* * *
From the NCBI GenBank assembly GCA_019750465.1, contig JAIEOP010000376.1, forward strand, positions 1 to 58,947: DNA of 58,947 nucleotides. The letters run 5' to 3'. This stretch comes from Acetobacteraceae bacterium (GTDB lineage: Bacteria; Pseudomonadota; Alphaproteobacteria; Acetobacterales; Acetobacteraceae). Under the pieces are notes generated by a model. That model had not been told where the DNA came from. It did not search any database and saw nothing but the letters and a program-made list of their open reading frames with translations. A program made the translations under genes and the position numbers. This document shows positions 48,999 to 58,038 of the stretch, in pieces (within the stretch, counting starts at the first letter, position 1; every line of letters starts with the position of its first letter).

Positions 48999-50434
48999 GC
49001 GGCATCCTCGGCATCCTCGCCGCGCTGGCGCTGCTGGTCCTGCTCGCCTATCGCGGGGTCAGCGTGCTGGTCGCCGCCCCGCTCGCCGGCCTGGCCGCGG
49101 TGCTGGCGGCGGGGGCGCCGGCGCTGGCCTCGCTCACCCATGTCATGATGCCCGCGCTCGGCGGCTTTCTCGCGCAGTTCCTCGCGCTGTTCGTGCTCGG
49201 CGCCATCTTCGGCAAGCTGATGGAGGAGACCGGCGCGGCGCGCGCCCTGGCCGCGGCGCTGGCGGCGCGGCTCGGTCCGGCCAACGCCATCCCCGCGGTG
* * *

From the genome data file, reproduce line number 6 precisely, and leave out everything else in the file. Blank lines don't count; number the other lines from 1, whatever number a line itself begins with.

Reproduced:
49201 CGCCATCTTCGGCAAGCTGATGGAGGAGACCGGCGCGGCGCGCGCCCTGGCCGCGGCGCTGGCGGCGCGGCTCGGTCCGGCCAACGCCATCCCCGCGGTG